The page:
22-year-old Tiarah Poyau, A St. John’s University graduate student, was murdered at the historically violent J’Ouvert festival in Brooklyn, NY on September 5. As a freshman at SJU, only two weeks into my first college classes, this truly scared me. Just a week before, another SJU student was stabbed after an altercation on the roads surrounding the university, just blocks from my residence hall.
But my recent enrollment to SJU is not the only thing that frightens me about Poyau’s death; it’s the nature of J’Ouvert festival. The yearly festivities are meant to celebrate Caribbean culture through music, dancing and other entertainment. People party in the streets until “daybreak” (a rough translation of the festival’s name). Not only is it celebrated in Brooklyn, but also in countries like Trinidad and Tobago, St. Kitts, Haiti, Dominica, Grenada, and many more. Some festivals include body paint and folk instruments. It is a time for celebration of the beautiful, vibrant culture of the Caribbean — home to music, clothing, and art that has influenced the world. To bring J’Ouvert to the boroughs of Queens and Brooklyn only makes sense, as they are New York’s most diverse boroughs. Children eat their parent’s native food and listen to Soca or Reggae and dream of attending J’Ouvert when they become teenagers, dancing in the street with their closest friends, and embracing all the wonderful things that bring the Caribbean countries together.
So why does this particular festival always take such a dark turn?
“The nature of some of the violence that’s associated with J’Ouvert is different than the levels of violence at other events,” said NYPD Commissioner William Bratton. A week before the festival, Mayor Bill DeBlasio said that this would be the safest J’Ouvert ever, in wake of concerns over past violence. NYPD increased the amount of floodlights in the area from 40 to 200. They doubled the number of uniformed officers. This seems like an effective solution to roughly 21 homicides in the past 20 years of J’Ouvert. Still, during the early morning celebrations, Poyau and 17-year-old Tyreke Borel were shot dead. Even though Poyau was with a group of friends and walking near several police officers who were breaking up a nearby fight, she was shot in the eye at point blank range.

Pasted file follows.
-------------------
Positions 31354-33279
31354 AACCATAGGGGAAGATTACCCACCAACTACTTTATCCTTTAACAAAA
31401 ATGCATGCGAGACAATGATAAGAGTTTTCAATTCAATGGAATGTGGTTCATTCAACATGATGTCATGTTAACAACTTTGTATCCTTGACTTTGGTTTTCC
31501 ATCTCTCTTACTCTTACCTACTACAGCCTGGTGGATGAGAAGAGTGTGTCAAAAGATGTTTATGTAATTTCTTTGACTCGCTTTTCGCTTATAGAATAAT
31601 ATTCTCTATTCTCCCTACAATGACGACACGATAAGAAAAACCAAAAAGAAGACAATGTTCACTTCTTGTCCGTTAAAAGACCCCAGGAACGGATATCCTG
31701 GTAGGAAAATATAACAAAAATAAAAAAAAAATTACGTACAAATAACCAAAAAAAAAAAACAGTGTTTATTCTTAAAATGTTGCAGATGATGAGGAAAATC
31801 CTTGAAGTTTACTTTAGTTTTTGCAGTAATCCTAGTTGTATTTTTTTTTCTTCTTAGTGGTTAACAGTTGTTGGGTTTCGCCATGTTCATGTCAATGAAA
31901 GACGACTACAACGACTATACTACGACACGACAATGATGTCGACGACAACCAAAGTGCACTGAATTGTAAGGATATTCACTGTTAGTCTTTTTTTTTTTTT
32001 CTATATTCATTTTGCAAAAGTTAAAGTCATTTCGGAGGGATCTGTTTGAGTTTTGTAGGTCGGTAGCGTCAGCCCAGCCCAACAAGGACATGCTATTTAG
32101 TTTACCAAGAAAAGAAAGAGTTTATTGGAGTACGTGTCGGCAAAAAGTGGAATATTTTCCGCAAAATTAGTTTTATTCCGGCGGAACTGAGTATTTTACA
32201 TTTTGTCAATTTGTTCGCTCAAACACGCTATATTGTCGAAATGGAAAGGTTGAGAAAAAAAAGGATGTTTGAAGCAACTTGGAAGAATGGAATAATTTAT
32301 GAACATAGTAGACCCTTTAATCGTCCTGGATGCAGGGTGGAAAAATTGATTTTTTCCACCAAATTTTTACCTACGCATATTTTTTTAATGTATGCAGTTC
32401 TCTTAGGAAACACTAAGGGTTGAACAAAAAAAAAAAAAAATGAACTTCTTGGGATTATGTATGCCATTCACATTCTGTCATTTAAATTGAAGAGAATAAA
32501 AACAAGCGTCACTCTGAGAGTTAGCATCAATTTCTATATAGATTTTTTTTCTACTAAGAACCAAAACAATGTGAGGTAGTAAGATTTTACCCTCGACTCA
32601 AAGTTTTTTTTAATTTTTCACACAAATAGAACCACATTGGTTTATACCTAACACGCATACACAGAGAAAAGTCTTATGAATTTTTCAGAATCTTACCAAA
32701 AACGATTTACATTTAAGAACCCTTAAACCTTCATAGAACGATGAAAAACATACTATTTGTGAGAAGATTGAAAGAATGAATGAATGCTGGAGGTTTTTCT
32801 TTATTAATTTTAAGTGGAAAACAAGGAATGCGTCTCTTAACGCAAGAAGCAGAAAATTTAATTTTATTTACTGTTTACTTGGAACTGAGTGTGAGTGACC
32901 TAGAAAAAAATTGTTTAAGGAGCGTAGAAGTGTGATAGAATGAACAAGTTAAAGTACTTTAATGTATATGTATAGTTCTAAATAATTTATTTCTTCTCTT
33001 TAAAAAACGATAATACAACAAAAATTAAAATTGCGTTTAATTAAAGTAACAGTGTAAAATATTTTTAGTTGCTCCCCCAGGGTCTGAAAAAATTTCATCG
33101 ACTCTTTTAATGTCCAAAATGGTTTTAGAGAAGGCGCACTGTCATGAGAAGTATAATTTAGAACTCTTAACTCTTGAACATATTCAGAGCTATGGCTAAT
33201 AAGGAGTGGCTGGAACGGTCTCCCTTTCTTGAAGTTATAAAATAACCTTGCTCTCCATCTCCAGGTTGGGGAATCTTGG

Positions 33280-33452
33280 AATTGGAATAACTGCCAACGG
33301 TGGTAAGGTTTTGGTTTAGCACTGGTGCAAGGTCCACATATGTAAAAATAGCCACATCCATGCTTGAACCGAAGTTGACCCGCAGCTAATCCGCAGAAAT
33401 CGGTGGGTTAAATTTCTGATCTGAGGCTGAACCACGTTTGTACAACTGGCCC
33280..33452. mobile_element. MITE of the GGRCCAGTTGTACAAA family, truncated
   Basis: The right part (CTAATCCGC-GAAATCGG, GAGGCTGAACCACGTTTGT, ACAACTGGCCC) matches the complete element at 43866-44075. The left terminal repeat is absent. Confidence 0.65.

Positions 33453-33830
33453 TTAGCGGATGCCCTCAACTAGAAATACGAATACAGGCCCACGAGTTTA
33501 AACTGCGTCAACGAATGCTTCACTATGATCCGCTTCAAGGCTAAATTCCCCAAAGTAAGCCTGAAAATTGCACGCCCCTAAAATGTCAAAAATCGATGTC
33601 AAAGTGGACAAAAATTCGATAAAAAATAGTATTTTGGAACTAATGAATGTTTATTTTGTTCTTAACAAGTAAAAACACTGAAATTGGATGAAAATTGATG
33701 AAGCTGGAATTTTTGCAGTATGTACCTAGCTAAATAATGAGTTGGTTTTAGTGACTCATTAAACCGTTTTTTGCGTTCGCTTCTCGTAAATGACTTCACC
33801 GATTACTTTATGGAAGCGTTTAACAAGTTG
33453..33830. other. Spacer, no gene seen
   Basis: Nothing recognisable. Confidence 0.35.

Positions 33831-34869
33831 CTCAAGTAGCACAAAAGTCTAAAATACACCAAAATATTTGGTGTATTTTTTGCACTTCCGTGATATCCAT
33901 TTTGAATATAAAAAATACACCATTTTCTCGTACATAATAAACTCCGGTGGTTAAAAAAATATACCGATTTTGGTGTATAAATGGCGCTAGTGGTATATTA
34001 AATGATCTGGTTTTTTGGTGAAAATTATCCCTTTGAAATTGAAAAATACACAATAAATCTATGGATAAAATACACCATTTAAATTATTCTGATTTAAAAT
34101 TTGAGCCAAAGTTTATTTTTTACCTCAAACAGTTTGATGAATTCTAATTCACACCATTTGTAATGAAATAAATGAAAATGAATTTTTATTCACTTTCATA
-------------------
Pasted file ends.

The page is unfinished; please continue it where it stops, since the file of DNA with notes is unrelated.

Suspected shooter 20-year-old Reginald Moise told a friend, “I think I shot somebody.” While trying to hide gun he accidentally shot the walls of a friend’s apartment. He drove while drunk and murdered a beautiful young lady, an aspiring accountant
Every year someone takes one of the most beautiful things for the Caribbean community and turns it into a time to mourn. While people of color are already mourning over the murders and injustices that they have no control over, their own community is tearing itself down from the inside. This kind of violence is the last thing the community needs, and the NYPD has recognized that and done all that it could to stop it. But repeated and senseless violence comes from places where the perpetrators know nothing more than that. Is the community imitating the oppressor, or the other way around? All we know is that the influence that the community currently has on itself is not going to get the sympathy of the communities around it. While Mayor DeBlasio has affirmed that J’Ouvert will still go on next year, it’s time for festival coordinators and attendees to stop standing for the violence. As a proud Jamaican and a spirited St. John’s University student, I will not stand for any violence on this community, no matter where it comes from.
R.I.P. Tiarah Poyau and Tyreke Borel